Company Uses Advanced Camera to Detect Hidden Weapons and Suicide Bombs
Cernescu Andrei / 7 years ago
A high-tech camera that was created in Oxford at the Rutherford Appleton Laboratory (RAL) was initially used to map the Earth’s ozone layer, but it is now being repurposed to find concealed weapons, contraband and even suicide bombs. Dubbed ThruVision, its inventors claim that this is the only technology of its kind in the world right now and that it can detect different heat signatures generated by the human body and by concealed items. Since it doesn’t actually penetrate the body, the technology is perfectly safe to use, and it relies on Terahertz energy in order to detect the aforementioned threats even though several layers of clothing.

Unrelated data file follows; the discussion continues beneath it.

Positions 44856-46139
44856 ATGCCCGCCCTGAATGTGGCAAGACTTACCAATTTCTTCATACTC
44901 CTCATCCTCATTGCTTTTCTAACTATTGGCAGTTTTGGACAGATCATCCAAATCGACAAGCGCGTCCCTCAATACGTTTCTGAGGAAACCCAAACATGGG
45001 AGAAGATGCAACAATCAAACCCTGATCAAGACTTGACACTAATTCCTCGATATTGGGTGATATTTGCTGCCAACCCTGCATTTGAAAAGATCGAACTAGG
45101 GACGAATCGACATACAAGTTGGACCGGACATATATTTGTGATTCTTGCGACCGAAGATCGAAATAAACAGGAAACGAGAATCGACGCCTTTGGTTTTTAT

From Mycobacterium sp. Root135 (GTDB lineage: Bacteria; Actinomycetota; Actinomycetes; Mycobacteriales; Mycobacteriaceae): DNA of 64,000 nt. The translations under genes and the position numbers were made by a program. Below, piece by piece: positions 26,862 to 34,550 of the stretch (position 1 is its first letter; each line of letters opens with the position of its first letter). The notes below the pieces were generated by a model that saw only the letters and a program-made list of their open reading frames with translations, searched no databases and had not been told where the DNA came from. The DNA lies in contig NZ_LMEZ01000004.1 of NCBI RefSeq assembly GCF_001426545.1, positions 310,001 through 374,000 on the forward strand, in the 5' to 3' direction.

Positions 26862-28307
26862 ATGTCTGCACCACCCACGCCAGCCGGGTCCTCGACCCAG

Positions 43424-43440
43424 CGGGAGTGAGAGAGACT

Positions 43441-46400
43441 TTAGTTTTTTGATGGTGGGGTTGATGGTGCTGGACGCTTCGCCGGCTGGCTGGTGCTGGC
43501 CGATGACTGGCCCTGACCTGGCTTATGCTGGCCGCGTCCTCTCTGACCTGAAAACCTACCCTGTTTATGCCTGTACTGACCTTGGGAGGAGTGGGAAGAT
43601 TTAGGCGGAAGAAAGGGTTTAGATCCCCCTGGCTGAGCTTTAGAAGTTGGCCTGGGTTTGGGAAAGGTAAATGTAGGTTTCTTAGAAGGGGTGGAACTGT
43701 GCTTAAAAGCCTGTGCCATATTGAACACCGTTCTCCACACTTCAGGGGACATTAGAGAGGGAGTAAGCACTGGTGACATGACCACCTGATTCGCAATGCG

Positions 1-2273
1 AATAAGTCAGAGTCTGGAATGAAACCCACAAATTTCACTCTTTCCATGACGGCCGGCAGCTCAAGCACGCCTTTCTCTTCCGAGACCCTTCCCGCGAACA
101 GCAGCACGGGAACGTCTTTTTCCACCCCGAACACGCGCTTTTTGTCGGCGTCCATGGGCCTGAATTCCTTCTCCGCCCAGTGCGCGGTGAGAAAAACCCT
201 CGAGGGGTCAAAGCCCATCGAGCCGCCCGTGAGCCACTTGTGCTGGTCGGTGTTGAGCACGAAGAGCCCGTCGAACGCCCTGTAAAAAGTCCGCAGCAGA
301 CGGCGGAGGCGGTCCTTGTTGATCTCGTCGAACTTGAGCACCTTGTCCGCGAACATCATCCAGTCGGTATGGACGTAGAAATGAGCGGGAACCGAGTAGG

The technology is owned by an Aim-listed company called Digital Barriers, which bought it in 2012 for £950,000. For the last year, the company turned over £19.4 million from its portfolio of security products, and it is expected to double that sum by the end of 2016. This year alone, sales are expected to go up to 100 ThruVision units.
Zack Doffman, one of the bosses in charge of the project, has stated the following:
“There will be increased take-up of the technology in Europe over the next two years whereas prior to that the focus had been on Asia. The phones have rung hot in the past week. ThruVision will become a mainstream technology in multiple places over the next three years.”